Reaching for My Goals


Proof I Learned: CEP 813

Wow, what a class. I honestly think this is the most I have gotten out of a class in a long time! Not once did I feel as though my time and effort were being wasted. I enjoyed learning everything that I did, and although my submissions (such as this one, even!) seem to happen at the final hour, I feel as though I put my best efforts in and I got so much out of the class in return. Thank you, Spencer and Colin, for a fantastic course, and thank you for your individualized, prompt, and meaningful feedback. Knowing that my submissions would be read and responded to with genuine comments made it much easier to stay motivated throughout the semester and I feel like I learned so much from that!

And now, without further ado, here is “Proof That I Learned.”

Module 1: Foundations of Assessment and Evaluation
     Major Takeaway(s): The biggest takeaway for me from this module was the distinction among assessments of, as, and for learning. I had never considered that before, and as I worked through this class, I found myself identifying if my assessments in my teacher-life fell into each of the categories. It was also comforting to know that as I worked through iterations of projects, that it was never a one-and-done type assignment; I was encouraged to grow and learn from what I’d submitted previously. Prime examples of that are my Rubric 1.0, 2.0, 3.0, and 4.0. At first, I felt like I was fumbling around, trying to determine what on earth I was supposed to be getting out of these assignments and readings, but eventually I figured it out. Rubric 1.0 is pretty rough, and I think it was pretty obvious that I didn’t quite grasp what I was looking for, but since it was an assessment AS learning, I knew I could grow and learn from it.  I also learned about the assumptions we make about students and what they know. I’d only ever considered them at a surface level, but after this module, I began examining them more closely in my professional life.
Looking Forward: As I stated above, I have begun attempting to identify if assessments I give in my own classes are assessments of, as, or for learning, and I am trying to incorporate each of those into my courses. I want my students to learn to love learning simply for the sake of learning, and by feeling comfortable trying and making mistakes, and then learning from those mistakes, I think they will benefit more than I could ever imagine. 

Module 2: Assessment Driven Instructional Design
     Major Takeaway(s): In module 2 was where we really started getting into formative assessment and what it really is. I remember reading this statement the first time through the module and it really resonating with me: “If the instrument is poorly designed and does not actually tell me anything real about students’ understanding, then the instrument and the information it has generated will have no value. If this is the case, and the information from a poorly designed instrument is used to inform instruction, then students’ learning may suffer rather than improve.” A well-designed assessment instrument can give incredible information about what a student knows and in what direction you should bring him/her. I wrote a critical analysis of the “Mid-Module Quiz,” which is a common assessment given in math classes, where I applied the principles of UbD. I also tweeted that I was tickled to find that some of the policies in place with my virtual school are ones that Marzano mentioned as best practices!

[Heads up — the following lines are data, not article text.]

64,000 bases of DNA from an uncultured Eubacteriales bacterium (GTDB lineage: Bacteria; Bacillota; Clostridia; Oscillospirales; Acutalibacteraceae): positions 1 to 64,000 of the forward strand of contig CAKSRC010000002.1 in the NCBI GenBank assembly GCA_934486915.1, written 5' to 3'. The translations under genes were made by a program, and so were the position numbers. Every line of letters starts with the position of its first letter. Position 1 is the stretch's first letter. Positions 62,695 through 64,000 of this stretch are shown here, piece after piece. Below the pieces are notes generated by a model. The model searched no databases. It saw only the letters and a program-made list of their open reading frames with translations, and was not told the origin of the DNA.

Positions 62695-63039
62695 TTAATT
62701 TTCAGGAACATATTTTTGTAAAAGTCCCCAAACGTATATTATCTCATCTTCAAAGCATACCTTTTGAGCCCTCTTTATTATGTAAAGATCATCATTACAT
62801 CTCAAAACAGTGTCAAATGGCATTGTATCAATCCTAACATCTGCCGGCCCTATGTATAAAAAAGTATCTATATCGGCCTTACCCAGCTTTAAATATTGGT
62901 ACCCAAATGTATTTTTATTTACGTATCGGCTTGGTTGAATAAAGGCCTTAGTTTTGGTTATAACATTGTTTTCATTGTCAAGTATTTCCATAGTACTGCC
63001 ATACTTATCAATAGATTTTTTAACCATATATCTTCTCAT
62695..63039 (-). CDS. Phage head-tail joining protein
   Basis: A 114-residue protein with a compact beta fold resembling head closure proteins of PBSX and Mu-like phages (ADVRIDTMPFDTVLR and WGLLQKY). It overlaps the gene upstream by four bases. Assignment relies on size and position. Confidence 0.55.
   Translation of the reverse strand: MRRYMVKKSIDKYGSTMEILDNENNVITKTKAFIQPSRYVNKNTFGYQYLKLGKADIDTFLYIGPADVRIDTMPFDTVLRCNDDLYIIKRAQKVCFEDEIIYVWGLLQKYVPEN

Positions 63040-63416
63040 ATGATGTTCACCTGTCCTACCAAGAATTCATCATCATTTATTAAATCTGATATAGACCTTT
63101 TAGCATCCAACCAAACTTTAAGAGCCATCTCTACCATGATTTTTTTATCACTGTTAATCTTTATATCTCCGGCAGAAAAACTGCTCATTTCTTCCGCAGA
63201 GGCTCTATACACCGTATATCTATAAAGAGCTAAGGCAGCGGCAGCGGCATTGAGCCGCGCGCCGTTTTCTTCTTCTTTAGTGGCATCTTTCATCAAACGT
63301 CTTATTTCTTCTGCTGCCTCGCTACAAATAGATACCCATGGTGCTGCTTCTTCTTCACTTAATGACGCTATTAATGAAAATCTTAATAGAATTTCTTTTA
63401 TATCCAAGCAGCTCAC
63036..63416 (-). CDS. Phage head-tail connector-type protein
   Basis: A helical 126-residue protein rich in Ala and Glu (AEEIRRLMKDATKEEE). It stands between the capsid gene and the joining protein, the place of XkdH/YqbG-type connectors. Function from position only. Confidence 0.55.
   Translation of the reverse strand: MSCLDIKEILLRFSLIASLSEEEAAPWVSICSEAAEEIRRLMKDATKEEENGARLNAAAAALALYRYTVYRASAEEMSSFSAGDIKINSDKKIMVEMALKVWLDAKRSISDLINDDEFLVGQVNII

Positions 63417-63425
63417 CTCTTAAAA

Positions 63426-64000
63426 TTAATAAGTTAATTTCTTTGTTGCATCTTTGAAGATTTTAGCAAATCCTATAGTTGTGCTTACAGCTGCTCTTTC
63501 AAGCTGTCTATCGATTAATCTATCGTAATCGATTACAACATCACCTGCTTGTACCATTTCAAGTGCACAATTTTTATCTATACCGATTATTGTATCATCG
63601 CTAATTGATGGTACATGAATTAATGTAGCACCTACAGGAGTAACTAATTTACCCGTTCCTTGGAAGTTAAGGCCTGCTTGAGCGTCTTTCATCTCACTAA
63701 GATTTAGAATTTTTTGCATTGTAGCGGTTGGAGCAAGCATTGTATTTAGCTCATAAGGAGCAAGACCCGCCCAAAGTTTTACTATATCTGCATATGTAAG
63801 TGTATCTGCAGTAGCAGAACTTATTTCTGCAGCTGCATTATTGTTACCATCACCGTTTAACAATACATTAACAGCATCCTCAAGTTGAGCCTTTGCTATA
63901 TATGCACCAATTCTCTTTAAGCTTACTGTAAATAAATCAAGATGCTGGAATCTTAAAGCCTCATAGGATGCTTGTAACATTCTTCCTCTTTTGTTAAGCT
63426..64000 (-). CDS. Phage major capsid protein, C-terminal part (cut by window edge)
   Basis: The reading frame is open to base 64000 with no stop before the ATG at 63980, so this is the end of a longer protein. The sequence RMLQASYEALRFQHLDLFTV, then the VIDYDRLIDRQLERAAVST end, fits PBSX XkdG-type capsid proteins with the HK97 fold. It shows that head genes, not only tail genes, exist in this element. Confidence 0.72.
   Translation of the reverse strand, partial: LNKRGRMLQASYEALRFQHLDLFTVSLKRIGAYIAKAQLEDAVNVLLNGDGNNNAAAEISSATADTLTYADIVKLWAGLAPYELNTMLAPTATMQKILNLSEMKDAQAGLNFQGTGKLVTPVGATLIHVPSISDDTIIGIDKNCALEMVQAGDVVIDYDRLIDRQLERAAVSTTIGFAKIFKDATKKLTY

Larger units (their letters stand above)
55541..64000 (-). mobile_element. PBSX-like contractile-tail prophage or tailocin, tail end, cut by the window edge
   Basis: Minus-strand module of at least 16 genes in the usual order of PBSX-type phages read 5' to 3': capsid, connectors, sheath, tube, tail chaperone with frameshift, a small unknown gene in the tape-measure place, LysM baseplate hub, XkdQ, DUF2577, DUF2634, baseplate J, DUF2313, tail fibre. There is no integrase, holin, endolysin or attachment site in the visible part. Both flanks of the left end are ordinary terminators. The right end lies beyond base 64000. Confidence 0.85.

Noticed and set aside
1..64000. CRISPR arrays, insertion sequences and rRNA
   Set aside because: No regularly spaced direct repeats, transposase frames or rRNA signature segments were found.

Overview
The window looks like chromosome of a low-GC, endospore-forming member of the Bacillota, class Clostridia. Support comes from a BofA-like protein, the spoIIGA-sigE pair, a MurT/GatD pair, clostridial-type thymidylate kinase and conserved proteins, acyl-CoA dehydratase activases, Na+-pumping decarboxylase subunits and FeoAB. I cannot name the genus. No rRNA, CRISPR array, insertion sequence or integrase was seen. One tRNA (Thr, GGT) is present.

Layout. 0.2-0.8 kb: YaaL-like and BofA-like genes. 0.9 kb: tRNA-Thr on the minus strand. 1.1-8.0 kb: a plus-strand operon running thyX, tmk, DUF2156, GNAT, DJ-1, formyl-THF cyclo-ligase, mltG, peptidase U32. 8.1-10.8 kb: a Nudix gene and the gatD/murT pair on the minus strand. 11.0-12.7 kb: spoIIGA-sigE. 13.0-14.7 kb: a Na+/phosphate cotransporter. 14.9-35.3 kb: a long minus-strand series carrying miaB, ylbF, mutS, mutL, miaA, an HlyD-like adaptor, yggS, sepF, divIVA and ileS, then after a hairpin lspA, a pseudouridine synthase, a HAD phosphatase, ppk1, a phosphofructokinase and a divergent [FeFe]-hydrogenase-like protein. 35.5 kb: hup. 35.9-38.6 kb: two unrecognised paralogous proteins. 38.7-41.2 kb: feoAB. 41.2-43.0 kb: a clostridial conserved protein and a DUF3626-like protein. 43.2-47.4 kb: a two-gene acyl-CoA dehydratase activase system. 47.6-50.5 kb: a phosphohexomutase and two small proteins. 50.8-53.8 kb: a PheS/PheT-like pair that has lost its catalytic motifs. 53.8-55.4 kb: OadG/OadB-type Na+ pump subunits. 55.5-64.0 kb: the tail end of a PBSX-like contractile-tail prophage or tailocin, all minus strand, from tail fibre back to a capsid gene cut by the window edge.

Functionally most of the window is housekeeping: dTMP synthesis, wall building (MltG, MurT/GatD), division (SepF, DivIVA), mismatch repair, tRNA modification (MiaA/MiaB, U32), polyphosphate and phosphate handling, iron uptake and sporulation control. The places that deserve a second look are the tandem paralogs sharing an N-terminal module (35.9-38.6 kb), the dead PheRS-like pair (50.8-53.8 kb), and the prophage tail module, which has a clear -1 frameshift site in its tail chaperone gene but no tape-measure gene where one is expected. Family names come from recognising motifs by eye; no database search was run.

Looking Forward: I have started tweaking my mid-module quizzes to better reflect the best-practices of formative assessment. Since the purpose of the quiz is to inform my instruction for the remainder of the module, I want it to give me the best data possible. I am obligated to give pre-made quizzes (I teach for a virtual school), but I also have added questions and make it a point to incorporate some of the skill checkpoints into my weekly check-ins with my students. 

Module 3: Feedback
     Major Takeaway(s): I loved this module. Feedback is something very important to me, as I am someone who gets very frustrated when my efforts are not taken seriously or when I can tell that the feedback I’ve received has been copied and pasted to several students. I take my job of providing students with feedback on their progress and mastery very seriously. Hattie and Timperley wrote that when feedback becomes more than just informing a student on his/her “correctness,” and incorporates instruction and constructive criticism, the student is more likely to learn something from that feedback that is actually applicable.  I strive to do this every day, as I want my feedback to be as meaningful as possible to my students. 
     Looking Forward: The list of tools to give students feedback was the best part of this module! I have those programs all bookmarked and have a goal for Christmas break to figure out a few of them and how to incorporate them into my courses. I’m trying to figure out what will help me save time and be more effective to my students. It’s so hard to learn math by reading a paragraph and looking at a sample problem, so I know it would help students to have either video or auditory feedback (a plus would be being able to watch me work out a sample problem while they hear me talk about it!).

Module 4: Designing Formative Assessment in Digital Contexts
     Major Takeaway(s): I enjoyed this module because of my current employment for a virtual school in Florida. While many teachers are trying to just incorporate technology into their classroom, my entire classroom is completely digital. This presents its own set of challenges, though; it’s not all rainbows and butterflies! One takeaway I had here was in regards to young people today being true Digital Natives. So often, we make an assumption that all students seem to be born with an innate love and affinity for all things technological, but that just simply isn’t the case, and I see that daily in my own classroom. I assume that my students can attach a document to an email, can insert a photo into a document, and can do basic troubleshooting on their own. These are not safe assumptions to make, as only a handful of my kids are digital natives, but the others need to be taught (and taught explicitly!) how to do and use these skills.